Here’s a word you may have never heard before: entomophobia. Simply put, it’s a fear of one or more kinds of insects. Like many other phobias, entomophobia can trigger a high level of anxiety; so much so that one may experience a series of panic attacks. In extreme cases, individuals may even lose consciousness for a brief period. Other symptoms of entomophobia include uncontrollable weeping, difficulty breathing, and an urge to flee from the insect or insects that brought about the anxiety. The following are some of the more prevalent pest phobias.
Spiders aren’t exactly beloved creatures, and while many people dislike them, there are others who have a debilitating fear of them. Sometimes it may only take a glimpse of a spider web, and not the spider itself, to elicit a fearful response. While spiders have a reputation for being harmful, there are only about a dozen types with venom strong enough to do any damage to humans, and in all likelihood, you won’t run into those spiders on an average day.
Cockroaches have been around for a long time. A ridiculously long time. Some fossils of cockroach-like insects date back hundreds of millions of years. These tiny creatures have been around since before the dinosaurs. With longevity like that, and the sense that they can survive anything, it’s no wonder they can stir up some frightening thoughts.
This difficult to pronounce term refers to a fear of ants. Sometimes the fear can go beyond anxiety at the sight of ants to include fear of ants contaminating one’s food. Tiny as they may be, ants are known for their ability to work en masse, that’s what may lead some myrmecophobia sufferers to fear that their home will be invaded by a large swarm of ants.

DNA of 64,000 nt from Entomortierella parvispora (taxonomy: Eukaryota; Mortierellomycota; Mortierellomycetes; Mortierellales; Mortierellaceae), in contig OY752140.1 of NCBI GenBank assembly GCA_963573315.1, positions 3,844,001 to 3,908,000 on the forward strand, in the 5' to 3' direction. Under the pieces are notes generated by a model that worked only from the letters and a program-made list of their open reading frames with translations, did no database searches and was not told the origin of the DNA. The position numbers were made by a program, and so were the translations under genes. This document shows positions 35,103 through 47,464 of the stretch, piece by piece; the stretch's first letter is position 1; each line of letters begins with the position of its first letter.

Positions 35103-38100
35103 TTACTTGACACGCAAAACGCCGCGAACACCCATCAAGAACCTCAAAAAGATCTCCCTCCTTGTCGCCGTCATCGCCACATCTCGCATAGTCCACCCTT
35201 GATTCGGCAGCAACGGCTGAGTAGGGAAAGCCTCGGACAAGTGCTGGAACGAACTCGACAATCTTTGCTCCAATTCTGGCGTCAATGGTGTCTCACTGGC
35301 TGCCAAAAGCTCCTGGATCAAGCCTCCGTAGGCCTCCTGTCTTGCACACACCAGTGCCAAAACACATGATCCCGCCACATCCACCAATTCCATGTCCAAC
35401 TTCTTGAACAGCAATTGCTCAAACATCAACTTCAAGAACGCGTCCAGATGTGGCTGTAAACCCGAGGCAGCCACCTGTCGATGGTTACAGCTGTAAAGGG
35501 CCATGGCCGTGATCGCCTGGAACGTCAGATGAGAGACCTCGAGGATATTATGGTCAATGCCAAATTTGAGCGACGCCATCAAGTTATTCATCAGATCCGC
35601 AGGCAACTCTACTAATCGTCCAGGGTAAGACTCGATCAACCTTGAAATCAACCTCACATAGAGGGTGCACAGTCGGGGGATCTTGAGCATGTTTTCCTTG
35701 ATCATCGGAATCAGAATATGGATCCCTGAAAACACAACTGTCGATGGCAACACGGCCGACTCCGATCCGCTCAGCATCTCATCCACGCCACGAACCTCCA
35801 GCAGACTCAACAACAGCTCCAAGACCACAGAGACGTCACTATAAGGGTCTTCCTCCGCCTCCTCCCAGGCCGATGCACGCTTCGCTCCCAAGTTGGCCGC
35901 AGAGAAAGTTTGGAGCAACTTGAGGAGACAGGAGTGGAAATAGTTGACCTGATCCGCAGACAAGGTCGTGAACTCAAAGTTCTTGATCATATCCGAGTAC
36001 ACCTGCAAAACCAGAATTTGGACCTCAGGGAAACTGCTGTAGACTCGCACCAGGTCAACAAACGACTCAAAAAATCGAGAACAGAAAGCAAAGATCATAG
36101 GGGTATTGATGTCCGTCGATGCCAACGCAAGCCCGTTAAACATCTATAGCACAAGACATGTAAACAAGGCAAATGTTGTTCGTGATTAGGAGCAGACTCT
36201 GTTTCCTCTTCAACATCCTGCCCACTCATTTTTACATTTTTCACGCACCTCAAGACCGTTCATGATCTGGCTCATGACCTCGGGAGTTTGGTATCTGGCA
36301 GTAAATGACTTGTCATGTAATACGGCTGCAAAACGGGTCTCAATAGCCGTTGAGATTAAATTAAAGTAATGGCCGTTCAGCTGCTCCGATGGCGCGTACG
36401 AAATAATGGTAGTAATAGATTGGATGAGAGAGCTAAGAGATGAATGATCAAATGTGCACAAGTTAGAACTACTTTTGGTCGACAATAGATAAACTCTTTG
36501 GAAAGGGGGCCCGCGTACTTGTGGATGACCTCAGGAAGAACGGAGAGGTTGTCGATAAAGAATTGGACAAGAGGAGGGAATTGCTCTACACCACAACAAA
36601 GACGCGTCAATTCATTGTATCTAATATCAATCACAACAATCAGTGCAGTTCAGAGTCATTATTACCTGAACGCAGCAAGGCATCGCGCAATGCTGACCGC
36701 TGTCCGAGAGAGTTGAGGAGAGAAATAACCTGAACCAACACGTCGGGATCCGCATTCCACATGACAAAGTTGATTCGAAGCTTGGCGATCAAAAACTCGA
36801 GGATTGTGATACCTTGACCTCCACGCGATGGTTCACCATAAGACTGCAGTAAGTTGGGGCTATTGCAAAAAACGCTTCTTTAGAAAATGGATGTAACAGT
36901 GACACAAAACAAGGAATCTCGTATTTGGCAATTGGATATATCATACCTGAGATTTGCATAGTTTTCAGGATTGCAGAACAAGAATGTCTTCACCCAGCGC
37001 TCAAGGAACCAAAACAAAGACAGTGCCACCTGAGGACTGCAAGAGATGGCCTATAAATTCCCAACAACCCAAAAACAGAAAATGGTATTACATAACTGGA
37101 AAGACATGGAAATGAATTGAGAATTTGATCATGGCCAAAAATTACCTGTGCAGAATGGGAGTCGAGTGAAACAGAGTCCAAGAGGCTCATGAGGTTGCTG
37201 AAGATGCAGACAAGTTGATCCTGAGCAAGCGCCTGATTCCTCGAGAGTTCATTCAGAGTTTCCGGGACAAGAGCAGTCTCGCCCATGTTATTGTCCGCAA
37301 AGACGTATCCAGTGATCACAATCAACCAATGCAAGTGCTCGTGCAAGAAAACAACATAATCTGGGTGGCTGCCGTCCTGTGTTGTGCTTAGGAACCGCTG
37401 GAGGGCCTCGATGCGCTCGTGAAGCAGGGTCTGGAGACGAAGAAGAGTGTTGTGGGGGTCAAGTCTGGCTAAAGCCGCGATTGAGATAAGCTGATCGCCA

Also known as apiphobia, this is a fear of bees or bee stings. Bee stings are unpleasant for most people, but can cause more severe health problems for those allergic to bee stings. For those who suffer from a fear of bees, the sight or sound a buzzing bee could send them running.
Mottephobia and Lepidopterophobia
These are the fears of moths and butterflies, respectively. Because moths and butterflies have similar physical attributes, a fear of one may be linked to a fear of the other as well. These phobias can take hold during childhood and ease off over time as a child learns that the insects are harmless. However, the phobias can last into, or develop in adulthood. Nicole Kidman is one notable person who is believed to have lepidopterophobia.
While mice and rats aren’t insects, they’re most definitely pests. As such, they’re worth noting on this list. In many cases of musophobia, the fear is the result of a socially induced, conditioned response that is tied to the startled response one may have experienced when first confronted with a mouse or rat. In the George Orwell novel Nineteen Eighty-Four, the protagonist, Winston Smith, has a phobic fear of rats. His greatest fear was being slowly eaten alive by rats. Yikes!